Mini Paceman concept

Mini Paceman
Meet the Paceman, the latest in a long line of Mini concept cars to appear since the famed British car maker fell under the control of BMW back in 1994 – all of which have, in one form or another, eventually made it into production.

The compact two door SUV – or SAC (sport activity coupe) as Mini describes it, is planned to get its first public outing at the Detroit auto show in early January.

But you can forget the concept car tag, Mini officials already hint the Paceman previews a coupe version of the recently introduced Countryman that will go on sale in 2013.

Sharing its front-end look with the Countryman, the new Mini ditches the four-door body of its production sibling for a more overtly sporting two door layout, with the B-pillar shifted further back within the wheelbase and the front door extended in length by 14.6 inches (370mm).

Adding to the sporting flavor is a modified windscreen that has been shortened by 0.8 inches (20mm), a plunging roof similar to that on parent company BMW’s X6, shortened C-pillar and a more angled rear window.

In a move that suggests Mini is also planning to dispense with the traditional vertical stacked tail lamps that have been a signature design cue on each Mini model since its inception in 1959, the Paceman also receives horizontal tail lamps very similar in style to those seen on the Bentley Continental GT and wrapping around into the rear fender.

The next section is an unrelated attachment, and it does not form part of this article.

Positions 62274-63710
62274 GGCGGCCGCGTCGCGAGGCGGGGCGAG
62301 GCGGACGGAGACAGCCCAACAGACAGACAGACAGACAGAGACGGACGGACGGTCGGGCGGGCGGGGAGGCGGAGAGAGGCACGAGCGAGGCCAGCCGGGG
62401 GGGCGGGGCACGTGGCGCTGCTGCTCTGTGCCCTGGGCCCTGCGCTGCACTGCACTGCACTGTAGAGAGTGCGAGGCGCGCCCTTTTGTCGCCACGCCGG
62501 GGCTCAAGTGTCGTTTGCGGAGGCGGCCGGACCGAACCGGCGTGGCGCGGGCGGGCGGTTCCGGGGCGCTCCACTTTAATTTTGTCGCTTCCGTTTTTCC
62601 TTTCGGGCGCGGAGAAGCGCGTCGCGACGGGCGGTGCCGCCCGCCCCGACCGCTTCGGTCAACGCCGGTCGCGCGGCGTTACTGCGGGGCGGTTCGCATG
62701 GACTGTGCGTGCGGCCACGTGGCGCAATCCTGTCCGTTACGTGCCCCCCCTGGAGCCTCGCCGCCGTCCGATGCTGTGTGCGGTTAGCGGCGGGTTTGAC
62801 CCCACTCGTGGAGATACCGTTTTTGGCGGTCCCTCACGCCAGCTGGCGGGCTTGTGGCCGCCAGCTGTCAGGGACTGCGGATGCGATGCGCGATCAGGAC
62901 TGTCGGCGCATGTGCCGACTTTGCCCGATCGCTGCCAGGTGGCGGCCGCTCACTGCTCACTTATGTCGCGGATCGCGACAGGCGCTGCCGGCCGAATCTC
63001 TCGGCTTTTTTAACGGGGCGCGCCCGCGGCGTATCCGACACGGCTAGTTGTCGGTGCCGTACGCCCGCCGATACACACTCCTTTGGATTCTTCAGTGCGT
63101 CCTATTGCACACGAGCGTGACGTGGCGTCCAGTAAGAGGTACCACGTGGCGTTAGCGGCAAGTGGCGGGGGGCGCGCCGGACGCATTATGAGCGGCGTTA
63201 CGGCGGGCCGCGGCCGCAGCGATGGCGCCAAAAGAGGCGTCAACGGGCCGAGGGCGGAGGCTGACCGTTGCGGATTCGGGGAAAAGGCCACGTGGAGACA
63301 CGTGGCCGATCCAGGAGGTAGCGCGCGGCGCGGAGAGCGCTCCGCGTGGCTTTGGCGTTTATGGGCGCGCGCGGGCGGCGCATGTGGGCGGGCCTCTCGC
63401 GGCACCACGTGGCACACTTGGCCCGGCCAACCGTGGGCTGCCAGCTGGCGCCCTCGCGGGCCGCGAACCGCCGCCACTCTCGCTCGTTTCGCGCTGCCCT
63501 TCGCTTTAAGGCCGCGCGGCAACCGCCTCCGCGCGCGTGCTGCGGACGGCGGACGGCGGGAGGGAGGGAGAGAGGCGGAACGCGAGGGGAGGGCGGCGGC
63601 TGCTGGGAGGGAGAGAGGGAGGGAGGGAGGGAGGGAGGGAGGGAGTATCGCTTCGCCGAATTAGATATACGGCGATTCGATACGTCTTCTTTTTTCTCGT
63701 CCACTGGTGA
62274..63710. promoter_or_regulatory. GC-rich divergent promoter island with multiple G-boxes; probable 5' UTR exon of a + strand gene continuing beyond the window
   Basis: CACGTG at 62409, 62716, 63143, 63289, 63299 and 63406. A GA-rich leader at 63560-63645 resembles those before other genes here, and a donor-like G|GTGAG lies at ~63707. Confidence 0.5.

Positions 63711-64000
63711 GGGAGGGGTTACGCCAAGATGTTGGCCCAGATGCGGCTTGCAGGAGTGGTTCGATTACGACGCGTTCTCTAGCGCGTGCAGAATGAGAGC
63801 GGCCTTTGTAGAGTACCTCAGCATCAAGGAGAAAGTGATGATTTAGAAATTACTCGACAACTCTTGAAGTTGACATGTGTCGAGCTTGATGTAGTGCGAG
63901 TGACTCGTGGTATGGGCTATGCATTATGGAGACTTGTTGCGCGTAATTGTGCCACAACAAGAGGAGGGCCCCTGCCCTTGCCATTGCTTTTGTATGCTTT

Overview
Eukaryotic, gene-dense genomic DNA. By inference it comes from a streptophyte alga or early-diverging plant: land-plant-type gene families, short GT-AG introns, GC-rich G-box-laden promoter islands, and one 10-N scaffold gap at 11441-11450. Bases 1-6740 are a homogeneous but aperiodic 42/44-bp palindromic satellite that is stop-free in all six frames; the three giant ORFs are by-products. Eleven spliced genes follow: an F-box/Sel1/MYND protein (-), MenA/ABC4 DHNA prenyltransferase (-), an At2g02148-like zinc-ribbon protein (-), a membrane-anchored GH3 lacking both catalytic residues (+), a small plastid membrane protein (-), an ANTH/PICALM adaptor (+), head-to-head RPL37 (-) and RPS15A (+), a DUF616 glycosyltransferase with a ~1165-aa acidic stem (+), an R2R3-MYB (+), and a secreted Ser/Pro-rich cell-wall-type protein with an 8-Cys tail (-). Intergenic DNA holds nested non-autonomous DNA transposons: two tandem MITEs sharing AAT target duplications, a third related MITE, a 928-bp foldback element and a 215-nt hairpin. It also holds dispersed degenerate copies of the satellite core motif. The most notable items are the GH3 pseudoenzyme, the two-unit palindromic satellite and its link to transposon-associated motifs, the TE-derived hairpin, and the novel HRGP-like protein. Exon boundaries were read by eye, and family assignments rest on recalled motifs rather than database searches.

“In contrast to the more vertical design of the Mini Countryman, we’ve given the Paceman concept a horizontal emphasis and accentuated the width of the car rather more,” says Marcus Syring, head of exterior design at Mini’s Munich-based studio in Germany.

Size wise, the new car is close to the Countryman, measuring 161.8 inches (4110mm) in length, 70.4 inches (1789mm) in width and 60.7 inches (1541mm) in height. It also rides on the same 102.2 inch (2595mm) wheelbase as Mini’s compact SUV, whose unitary steel platform structure is set to provide the basis for a new front-wheel drive BMW model also due out in 2013.

 Powering Mini’s latest concept is the hottest of it turbocharged 1.6-litre four-cylinder gasoline engines, as seen in the Cooper S Works. It kicks out 211bhp (155kW) and 192lb ft (260Nm) of torque – or 207lb ft (280Nm) in brief burst of overboost. It's all channeled through a six-speed manual gearbox and the same Haldex style multi-plate clutch four-wheel drive system offered in the Countryman ALL4.

Emphasizing its on-road biased nature, the new concept also receives the same sports suspension and lightly redesigned 19-inch wheels similar to those offered as optional equipment on the Countryman.

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